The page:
• aches, pains, or headaches
  • thoughts of suicide or suicide attempts

If someone you know is at immediate risk of harming themselves or others, or at risk of suicide: 

  • Ask the question, “Are you considering suicide?” even if it is tough.
  • Listen without judgment.
  • Call 911 or your local emergency number. 
  • Stay with them until emergency services arrive.
  • Try to remove any weapons, medications, or other potentially harmful items.

If you or someone you know is having suicidal thoughts, contact the National Suicide Prevention Lifeline:

  • Call 988 
  • Chat with the lifeline

This service is available 24-7. 

Read more about depression.


Anxiety disorders typically involve persistent feelings of dread or worry. Anxiety can last months, years, or a lifetime. It often interferes with daily life.

Symptoms of anxiety disorders can include:

  • restlessness, such as feeling wound up or on edge
  • frequent fatigue
  • difficulty concentrating
  • irritability
  • difficulty managing your feelings of worry
  • sleep issues, such as difficulty falling or staying asleep
  • aches, pains, or headaches

Read more about anxiety.

Overlapping symptoms

There are overlapping symptoms of depression and anxiety. These include:

  • fatigue
  • difficulty concentrating
  • sleep issues
  • aches, pains, and headaches
  • irritability
Infographic showing intersecting circle charts of symptoms of depression and anxiety and how they overlap
Infographic by Diego Sabogal. Illustration by Maya Chastain

Causes of depression and anxiety

Depression and anxiety may share similar causes and risk factors. However, each also has unique causes.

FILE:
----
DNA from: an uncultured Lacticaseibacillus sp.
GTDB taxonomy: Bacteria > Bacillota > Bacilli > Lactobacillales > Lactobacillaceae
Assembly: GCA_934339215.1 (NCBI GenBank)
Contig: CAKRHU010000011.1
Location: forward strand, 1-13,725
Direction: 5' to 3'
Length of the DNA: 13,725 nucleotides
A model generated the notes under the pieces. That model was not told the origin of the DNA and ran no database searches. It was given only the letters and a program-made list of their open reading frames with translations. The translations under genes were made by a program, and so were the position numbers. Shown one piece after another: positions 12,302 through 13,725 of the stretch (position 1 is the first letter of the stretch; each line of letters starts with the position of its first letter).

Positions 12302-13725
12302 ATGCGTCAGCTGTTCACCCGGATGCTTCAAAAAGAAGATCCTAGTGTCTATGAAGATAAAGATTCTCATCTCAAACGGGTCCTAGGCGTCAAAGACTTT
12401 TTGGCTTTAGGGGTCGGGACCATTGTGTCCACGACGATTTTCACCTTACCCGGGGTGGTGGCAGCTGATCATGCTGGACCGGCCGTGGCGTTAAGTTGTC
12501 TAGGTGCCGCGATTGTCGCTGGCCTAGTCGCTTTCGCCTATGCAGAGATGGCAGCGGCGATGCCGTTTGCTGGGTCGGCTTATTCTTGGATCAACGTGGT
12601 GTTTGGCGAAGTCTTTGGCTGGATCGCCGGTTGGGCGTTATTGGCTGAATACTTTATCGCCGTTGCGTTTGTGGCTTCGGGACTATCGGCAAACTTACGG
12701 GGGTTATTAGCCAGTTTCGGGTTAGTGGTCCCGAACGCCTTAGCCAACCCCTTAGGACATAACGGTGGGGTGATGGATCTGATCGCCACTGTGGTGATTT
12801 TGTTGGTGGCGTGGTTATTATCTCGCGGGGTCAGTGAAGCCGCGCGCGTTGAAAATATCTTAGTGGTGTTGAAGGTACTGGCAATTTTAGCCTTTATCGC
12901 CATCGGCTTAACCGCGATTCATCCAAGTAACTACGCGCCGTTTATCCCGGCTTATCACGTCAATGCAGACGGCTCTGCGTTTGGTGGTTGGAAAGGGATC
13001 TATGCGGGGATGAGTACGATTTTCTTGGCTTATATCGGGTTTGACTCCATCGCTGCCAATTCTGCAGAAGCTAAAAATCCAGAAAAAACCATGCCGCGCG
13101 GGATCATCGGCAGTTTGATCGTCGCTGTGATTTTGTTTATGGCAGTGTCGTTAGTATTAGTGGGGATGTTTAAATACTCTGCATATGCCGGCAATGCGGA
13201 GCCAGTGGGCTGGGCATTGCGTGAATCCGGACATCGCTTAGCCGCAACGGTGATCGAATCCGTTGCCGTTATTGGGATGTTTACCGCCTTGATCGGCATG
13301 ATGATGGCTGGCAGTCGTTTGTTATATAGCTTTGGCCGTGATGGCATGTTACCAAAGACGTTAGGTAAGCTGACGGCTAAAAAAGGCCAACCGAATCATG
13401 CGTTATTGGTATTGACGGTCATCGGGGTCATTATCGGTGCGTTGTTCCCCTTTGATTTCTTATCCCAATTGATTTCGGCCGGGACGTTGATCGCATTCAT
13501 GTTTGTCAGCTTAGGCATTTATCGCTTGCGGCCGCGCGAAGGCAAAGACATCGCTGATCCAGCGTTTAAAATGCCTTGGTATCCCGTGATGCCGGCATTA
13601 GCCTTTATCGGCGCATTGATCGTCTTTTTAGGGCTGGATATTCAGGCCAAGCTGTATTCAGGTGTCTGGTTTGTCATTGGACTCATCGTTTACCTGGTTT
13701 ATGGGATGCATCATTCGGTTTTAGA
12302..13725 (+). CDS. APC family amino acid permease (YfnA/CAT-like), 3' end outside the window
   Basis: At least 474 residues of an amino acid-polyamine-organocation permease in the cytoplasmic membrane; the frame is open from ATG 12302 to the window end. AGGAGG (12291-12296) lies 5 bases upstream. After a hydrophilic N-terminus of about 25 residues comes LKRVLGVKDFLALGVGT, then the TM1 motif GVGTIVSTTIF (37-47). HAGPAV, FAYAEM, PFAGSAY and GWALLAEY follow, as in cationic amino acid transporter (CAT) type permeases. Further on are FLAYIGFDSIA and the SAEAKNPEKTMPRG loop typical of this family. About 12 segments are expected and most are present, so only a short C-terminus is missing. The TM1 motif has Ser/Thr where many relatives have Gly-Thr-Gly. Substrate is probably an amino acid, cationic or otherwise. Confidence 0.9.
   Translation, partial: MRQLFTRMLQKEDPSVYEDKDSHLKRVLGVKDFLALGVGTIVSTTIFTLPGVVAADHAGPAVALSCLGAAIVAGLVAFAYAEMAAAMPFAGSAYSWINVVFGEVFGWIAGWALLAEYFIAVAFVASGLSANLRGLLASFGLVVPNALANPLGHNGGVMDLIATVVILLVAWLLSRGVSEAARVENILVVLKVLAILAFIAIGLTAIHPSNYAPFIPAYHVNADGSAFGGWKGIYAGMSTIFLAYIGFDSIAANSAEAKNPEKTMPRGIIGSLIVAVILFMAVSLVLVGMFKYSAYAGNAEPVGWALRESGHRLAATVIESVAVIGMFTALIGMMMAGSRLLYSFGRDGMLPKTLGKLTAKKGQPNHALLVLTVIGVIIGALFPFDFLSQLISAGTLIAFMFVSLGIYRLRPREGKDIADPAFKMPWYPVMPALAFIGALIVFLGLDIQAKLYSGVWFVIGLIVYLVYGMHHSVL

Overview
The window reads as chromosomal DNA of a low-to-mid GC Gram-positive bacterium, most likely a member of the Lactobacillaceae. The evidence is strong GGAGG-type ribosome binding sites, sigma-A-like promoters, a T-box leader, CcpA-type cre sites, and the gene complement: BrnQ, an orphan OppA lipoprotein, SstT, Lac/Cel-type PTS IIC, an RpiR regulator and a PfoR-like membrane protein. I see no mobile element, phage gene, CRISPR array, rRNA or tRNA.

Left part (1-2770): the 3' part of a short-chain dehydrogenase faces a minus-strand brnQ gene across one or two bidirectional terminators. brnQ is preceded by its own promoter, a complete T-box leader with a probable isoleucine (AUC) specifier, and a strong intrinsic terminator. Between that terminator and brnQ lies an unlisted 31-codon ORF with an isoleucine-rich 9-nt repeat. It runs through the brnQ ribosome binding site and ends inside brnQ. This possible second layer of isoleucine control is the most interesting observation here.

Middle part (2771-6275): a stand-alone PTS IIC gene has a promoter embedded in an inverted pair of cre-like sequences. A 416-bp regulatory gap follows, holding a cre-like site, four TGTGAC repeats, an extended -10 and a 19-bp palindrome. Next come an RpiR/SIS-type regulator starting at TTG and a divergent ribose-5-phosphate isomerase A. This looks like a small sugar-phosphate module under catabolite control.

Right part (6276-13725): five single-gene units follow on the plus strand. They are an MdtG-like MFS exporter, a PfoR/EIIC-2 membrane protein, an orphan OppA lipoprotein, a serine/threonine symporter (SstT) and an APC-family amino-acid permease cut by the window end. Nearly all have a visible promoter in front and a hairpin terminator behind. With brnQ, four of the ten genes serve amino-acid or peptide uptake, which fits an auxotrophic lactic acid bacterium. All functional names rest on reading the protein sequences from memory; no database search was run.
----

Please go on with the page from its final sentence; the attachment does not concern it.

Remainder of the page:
Researchers believe that depression is related to genetic, biological, and environmental factors. Risk factors for depression include:

  • family or personal history of depression
  • trauma, stress, or major life changes
  • certain medical conditions or medications


Like depression, researchers also believe that anxiety is related to genetic and environmental factors. Risk factors for anxiety include:

  • shyness, distress, or nervousness in new situations during childhood
  • exposure to negative or stressful life events
  • family history of anxiety or other mental health conditions

Certain medical conditions, such as thyroid disorders or heart arrhythmias, can aggravate preexisting anxiety disorders. Caffeine and other substances, such as stimulant medications, can also have this effect on anxiety.

Treatment for depression and anxiety

Most current research focuses on people with only one of these conditions. As such, treatment options typically follow this research. This means there are few well-researched treatments for comorbid depression and anxiety. More research is necessary for treatments that address both.